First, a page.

o       Gestalt:  My 3rd grade class seamlessly discovered relationships between multiplication, division, and fractions – it was beautiful the way the understanding came together; in the hall, a teacher from Annandale HS noticed my class doing related multiplication and division problems while we waited to have our class picture done.
o       Discipline: I had a 4th grade student who didn’t get it initially, but stuck fought through his lack of understanding and ended up at the top of the class
o       Creativity:  In my 4th grade class last year, a few discovered powers of 10 and were basically doing scientific notation during the Investigations multiplication unit)
What should it look like? (personal reflections)
          Understanding is developmental (critical factors / short cuts are problematic)
o       Students must be able to concentrate, remain on task, and work cooperatively (students must be engaged in their own learning)
o       Assessments should guide instruction
o       Readiness comes before rapid advancement; students who require remediation must be quickly identified and given extra support / time
§         Must recognize patterns (visual / shape, auditory / rhythm, kinesthetic / timing, same / different)
§         Must recognize sequence on number line / hundreds chart (left /right, up/down, before/after, odd/even, greater/less-than, forwards/backwards, near/far)
§         Must recognize connections between hands-on observations and simple symbolic representations (=, <, >, +1)
§         Must achieve automaticity with benchmark numbers (0, evens, 3, 5, 10, 10, halves, quarters, eighths, thirds, fifths, tenths)
§         Must achieve automaticity with close-to numbers
§         Must achieve automaticity with math facts (repetition)
          Students need to be fully engaged in a learning environment where higher level thinking is the norm rather than the exception:
o       More efficient strategies must be discovered, noticed, named, compared and practiced (grouping, number decomposition, factors, parts/wholes)
o       Less efficient strategies need to be unlearned (counting by ones).
o       Elaboration and analytical skills must be modeled and practiced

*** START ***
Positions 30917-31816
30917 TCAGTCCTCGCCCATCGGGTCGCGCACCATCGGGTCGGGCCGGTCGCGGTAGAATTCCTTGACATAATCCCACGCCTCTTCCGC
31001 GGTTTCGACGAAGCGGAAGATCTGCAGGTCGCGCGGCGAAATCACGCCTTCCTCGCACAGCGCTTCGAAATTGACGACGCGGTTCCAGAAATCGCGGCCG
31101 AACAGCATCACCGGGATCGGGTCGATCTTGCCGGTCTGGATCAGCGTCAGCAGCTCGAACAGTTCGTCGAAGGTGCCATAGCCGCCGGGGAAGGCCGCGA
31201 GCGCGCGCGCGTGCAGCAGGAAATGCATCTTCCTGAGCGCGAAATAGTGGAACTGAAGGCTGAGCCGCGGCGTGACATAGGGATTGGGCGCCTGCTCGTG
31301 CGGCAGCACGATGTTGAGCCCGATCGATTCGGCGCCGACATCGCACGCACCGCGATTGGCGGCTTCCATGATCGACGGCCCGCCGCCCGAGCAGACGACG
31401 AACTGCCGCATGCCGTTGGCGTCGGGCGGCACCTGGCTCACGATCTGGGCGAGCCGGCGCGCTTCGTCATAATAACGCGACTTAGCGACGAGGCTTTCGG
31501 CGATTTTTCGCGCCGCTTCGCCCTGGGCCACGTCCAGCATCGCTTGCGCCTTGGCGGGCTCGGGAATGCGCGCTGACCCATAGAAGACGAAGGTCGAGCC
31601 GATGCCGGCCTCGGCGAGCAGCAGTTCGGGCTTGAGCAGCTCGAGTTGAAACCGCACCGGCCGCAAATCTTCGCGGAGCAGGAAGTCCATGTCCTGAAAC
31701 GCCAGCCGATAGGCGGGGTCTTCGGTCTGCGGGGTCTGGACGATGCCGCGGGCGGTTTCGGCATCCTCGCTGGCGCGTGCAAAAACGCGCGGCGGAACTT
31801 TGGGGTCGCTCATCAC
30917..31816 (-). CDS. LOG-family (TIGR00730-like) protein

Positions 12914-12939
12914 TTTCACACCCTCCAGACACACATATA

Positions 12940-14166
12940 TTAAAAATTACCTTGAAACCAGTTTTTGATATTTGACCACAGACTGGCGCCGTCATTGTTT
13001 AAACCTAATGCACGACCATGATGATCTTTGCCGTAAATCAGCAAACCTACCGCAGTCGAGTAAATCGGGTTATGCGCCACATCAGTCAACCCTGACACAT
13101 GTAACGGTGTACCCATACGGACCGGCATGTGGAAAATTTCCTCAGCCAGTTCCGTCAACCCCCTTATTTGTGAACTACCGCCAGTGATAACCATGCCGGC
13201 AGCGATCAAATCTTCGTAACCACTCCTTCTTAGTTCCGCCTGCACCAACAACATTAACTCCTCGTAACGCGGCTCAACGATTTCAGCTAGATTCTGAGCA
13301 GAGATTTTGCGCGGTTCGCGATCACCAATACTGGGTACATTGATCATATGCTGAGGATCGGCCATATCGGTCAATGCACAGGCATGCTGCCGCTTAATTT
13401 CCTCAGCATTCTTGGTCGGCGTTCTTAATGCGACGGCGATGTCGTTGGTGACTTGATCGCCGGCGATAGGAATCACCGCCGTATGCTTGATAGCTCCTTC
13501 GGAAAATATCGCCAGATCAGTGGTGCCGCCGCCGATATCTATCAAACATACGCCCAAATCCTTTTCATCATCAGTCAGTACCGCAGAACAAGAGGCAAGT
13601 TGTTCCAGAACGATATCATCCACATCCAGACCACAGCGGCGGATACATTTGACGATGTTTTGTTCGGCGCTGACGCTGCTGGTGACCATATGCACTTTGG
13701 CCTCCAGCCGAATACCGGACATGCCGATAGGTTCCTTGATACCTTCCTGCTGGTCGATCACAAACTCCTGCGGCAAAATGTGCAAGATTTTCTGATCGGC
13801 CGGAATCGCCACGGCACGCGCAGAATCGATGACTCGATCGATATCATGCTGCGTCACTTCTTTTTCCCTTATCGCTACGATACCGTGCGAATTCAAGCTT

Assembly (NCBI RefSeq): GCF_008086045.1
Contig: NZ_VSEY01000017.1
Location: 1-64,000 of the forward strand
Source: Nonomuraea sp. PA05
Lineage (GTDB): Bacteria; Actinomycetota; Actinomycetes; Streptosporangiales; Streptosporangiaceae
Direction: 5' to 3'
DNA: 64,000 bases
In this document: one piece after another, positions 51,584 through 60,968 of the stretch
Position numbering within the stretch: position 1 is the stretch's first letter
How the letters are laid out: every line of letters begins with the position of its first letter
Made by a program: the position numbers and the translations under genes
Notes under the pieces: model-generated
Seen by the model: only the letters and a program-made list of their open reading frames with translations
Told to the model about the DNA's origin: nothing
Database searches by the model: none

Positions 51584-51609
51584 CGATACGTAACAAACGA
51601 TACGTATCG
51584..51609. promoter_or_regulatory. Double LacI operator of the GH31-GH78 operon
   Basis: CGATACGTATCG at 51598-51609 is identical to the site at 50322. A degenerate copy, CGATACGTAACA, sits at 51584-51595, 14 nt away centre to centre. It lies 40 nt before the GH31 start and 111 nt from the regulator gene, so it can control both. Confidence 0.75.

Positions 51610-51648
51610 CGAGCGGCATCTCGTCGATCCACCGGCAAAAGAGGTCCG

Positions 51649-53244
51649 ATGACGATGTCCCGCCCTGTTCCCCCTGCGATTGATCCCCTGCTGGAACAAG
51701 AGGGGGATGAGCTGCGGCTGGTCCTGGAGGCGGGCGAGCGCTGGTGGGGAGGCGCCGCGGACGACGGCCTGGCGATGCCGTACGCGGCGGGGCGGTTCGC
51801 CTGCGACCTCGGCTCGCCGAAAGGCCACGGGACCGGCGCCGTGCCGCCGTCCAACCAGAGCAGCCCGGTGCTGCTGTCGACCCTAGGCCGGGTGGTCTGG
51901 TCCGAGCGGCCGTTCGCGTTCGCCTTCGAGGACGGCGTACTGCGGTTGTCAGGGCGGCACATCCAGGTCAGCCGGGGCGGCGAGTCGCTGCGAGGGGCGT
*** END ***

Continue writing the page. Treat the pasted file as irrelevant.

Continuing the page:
o       Students must represent problems in context (visualize, draw, explain)
o       Students must apply appropriate strategies and procedures.
o       Students must evaluate whether or not the answers make sense.

4 themes of NCTM standards (page 3)
          Problem solving (students must develop a repertoire of strategies)
          Communication (students must be actively engaged in discussing, writing, and visually representing mathematical ideas)
          Reasoning (students must extend patterns, apply logical reasoning, and evaluate reasonableness of hypotheses, data, and conclusions)
o       Students need to discover connections within ideas
o       Symbolic representations must be clearly connected to concepts
o       Math must be connected to the real world and other content areas

5 Shifts
          Toward classroom communities, away from individualism
          Toward reasoning / logic / evidence, away from authority
          Toward reasoning, away from memorization of procedures
          Toward problem solving and reasoning, away from mechanical answer finding
          Towards connecting mathematics to world and other disciplines, away from treating mathematics as isolated concepts and procedures
Inclusion (Van De Walle feels many have historically been excluded)
o       Minorities
o       Females
o       Struggling learners

4 categories of professional teaching standards (learning environment)
          Providing worthwhile tasks (quality activities)
          Encouraging student / teacher discourse
          Enhancing learning (evidence of growth)
          Reflective teaching and learning practices

          Societal factors (p. 2)
o       Technological change: shift away from paper / pencil computing in work environment
o       Modern workforce demands workers who can interpret data (graphs / charts) – applied, evaluative level thinking

          2 most significant technological trends / factors (p. 2)
o       Calculator & computer have reduced the need for low-level pencil / paper computation skills – job obsolescence
o       Calculator & computer have created new instructional opportunities (activities for teaching number sense, estimation, relationships, visuals, audio, etc.)

          Gist of 4 thematic standards discussion: teaching mathematics as mechanical answer finding is outdated; learners must be empowered to reason, communicate, and use math to solve relevant problems (what about readiness?)

          Evaluation section (p. 4): assessment should reflect 4 themes; thus, it should involve rubrics, portfolios, and authentic tasks; however, last year I experienced a worst case scenario where the pacing guide, the scope and sequence of  SOL’s, the time involved in teaching Investigations, and administrative data collection requirement all seemed to be working at cross purposes

          To support the shift in emphasis, math instruction needs to change in three ways:
o       first, just as a literacy continuum has been adopted, we educators need to adopt a continuum of mathematics learning model
o       second, the framework and nuts-and-bolts procedures for Guided Math need to be perfected, just like Jan Richardson, following the work of Fountas and Pinnell, has perfected the Guided Reading model
o       third, just as Jan Richardson has matched assessments and instructional focus to learner needs along the literacy continuum, assessments and instructional focus must be matched to student needs along the continuum of mathematics